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I'm having trouble with this circuit and was wondering if someone could help me. So far I know that the 20V source can be basically ignored since it is a NPN transistor here. The second circuit here is where I've gotten so far, but I'm not sure of all the values. I'm not sure what the value of the lower resistor should be. Is it still just 1k or is there something I'm missing?

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    \$\begingroup\$ Thevenin is for linear circuits, diodes and transistors are non-linear devices so you cannot just apply Thevenin. You could make a small signal model of this circuit which will be a linear representation of the circuit and then you can use Thevenin for that. You cannot ignore the 20 V because a collector current will flow and influence the behaviour. \$\endgroup\$ – Bimpelrekkie May 8 '17 at 20:10
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This question makes only sense if you have a linear circuit. I.e. you have to replace your non-linear diode by a linear model: this can be done if you assume that it is always forward biased and use a very simple diode model: a constant 0.6V voltage source.

Here are successive simplification steps turning your circuit into a linear circuit that consists of 2 resistors, 3 independent voltage sources and 1 dependent current source.

schematic

simulate this circuit – Schematic created using CircuitLab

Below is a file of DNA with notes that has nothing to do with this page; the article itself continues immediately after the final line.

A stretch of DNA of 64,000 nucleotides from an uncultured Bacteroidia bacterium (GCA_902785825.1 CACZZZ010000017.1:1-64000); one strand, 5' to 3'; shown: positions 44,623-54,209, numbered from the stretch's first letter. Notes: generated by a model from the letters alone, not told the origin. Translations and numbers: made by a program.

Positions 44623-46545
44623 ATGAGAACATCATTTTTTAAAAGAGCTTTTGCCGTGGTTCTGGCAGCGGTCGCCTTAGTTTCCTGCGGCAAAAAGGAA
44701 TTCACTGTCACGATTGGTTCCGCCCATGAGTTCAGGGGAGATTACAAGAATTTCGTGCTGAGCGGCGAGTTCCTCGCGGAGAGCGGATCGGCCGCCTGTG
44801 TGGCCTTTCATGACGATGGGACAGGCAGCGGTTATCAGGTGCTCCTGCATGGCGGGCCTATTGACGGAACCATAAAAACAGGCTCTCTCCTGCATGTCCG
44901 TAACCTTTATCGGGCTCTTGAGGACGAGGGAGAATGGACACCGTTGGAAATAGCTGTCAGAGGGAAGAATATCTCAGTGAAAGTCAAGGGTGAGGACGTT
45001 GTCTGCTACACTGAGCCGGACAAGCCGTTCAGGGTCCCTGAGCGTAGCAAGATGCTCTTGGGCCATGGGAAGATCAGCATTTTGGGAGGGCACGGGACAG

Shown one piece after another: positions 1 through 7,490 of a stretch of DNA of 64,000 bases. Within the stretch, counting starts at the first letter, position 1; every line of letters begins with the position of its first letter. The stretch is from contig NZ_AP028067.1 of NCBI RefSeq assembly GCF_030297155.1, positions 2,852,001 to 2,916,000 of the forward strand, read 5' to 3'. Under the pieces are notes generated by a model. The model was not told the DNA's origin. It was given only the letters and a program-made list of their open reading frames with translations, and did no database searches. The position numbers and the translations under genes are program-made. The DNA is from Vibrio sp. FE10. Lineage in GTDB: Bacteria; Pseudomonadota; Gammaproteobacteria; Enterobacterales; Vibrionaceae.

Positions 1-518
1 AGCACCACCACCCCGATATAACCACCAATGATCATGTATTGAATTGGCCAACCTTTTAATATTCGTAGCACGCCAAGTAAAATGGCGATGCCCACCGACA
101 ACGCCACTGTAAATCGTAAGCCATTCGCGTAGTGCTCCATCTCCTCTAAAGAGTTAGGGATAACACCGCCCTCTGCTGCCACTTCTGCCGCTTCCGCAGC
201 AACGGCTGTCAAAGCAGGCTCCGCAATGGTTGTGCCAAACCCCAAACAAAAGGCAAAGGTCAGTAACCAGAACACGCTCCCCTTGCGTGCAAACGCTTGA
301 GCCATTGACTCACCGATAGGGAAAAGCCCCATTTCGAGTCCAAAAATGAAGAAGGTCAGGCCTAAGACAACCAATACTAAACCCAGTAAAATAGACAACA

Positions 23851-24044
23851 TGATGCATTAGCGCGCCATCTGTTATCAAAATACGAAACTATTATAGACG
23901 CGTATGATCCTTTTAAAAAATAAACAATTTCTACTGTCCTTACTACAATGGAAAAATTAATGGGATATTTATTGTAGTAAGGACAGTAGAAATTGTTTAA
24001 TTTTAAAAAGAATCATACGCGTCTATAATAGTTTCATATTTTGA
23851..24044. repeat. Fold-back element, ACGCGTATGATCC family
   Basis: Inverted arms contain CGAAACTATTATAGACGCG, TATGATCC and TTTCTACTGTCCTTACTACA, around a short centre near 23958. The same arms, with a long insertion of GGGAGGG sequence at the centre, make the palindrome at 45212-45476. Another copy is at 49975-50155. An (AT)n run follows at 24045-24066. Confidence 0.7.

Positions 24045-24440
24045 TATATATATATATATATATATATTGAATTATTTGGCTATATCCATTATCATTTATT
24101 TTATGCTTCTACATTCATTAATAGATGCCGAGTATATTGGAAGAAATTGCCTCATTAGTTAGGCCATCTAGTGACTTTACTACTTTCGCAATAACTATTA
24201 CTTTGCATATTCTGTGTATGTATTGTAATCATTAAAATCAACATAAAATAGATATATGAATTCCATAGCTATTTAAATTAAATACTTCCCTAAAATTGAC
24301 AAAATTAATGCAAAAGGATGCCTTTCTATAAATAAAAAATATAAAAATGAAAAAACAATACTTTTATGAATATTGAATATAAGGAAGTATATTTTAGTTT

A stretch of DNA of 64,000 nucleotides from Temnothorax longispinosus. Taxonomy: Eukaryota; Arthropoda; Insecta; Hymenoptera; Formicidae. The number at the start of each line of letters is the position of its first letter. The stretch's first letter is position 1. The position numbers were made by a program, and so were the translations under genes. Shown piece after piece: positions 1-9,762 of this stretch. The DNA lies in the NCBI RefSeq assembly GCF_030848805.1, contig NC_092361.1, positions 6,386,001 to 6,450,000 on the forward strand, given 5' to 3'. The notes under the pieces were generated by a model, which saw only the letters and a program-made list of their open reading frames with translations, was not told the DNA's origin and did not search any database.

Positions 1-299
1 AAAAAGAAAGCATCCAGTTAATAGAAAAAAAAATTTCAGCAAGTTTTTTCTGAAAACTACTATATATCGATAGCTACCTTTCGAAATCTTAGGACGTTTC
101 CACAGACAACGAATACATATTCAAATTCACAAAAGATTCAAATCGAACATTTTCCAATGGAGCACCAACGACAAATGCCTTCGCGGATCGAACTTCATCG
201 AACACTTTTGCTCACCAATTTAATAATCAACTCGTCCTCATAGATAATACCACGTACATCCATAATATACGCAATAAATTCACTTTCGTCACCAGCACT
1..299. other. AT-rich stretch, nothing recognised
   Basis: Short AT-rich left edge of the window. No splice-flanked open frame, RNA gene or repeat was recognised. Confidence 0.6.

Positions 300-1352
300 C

Now just find its Thevenin equivalent (e.g. by applying two different test voltages and determining the current).

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Call the emitter resistor, \$R_E\$. Just go around the loop:

$$5.6\:\textrm{V} - I_B\cdot R_B - V_{BE} - I_E\cdot R_E = 0$$

Assuming active region (reasonable here, though you should check the results when you are done to be sure about it) and knowing that \$I_E=\left(\beta+1\right)\cdot I_B\$, you can work out:

$$\begin{align*} 5.6\:\textrm{V} - I_B\cdot R_B - V_{BE} - \left(\beta+1\right)\cdot I_B\cdot R_E &= 0\\\\ 5.6\:\textrm{V} - V_{BE}&= I_B\cdot R_B - \left(\beta+1\right)\cdot I_B\cdot R_E \\\\ 5.6\:\textrm{V} - V_{BE}&= I_B\cdot\left( R_B - \left(\beta+1\right)\cdot R_E\right) \\\\ &\therefore\\\\ I_B=\frac{5.6\:\textrm{V} - V_{BE}}{ R_B - \left(\beta+1\right)\cdot R_E} \end{align*}$$

From that, you should be able to calculate anything else what you want, I think. However, it ignores the Early effect. But I don't know if you care about it, or not.

If you want, you can re-estimate \$V_{BE}\$ from the currents you work out and then work through the calculations another time to narrow it down some.


If you use \$V_{BE}\approx V_T\cdot\operatorname{ln}\left(\frac{I_C}{I_{SAT}}\right)\$, removing the \$+1\$ in the Shockley equation to simplify the result, and solve it this way:

$$\begin{align*} I_B&=\frac{5.6\:\textrm{V} - V_T\cdot\operatorname{ln}\left(\frac{\beta\cdot I_B}{I_{SAT}}\right)}{ R_B + \left(\beta+1\right)\cdot R_E}, \quad\textrm{setting: }I_T=\frac{V_T}{R_B + \left(\beta+1\right)\cdot R_E}\\\\ &\textrm{then,}\\\\ I_B&= I_T\cdot \operatorname{LambertW}\left(\frac{I_{SAT}}{\beta\cdot I_T}\cdot e^{\frac{5.6\:\textrm{V}}{V_T}}\right) \end{align*}$$

Using branch 0 of the LambertW function, I think. Then you don't have to iterate the computation. But most calculators don't include that function key.

(If you are interested in what the LambertW function is [how it is defined] and in seeing a fully worked example on how to apply it to solving problems like these, then see: Differential and Multistage Amplifiers(BJT).)

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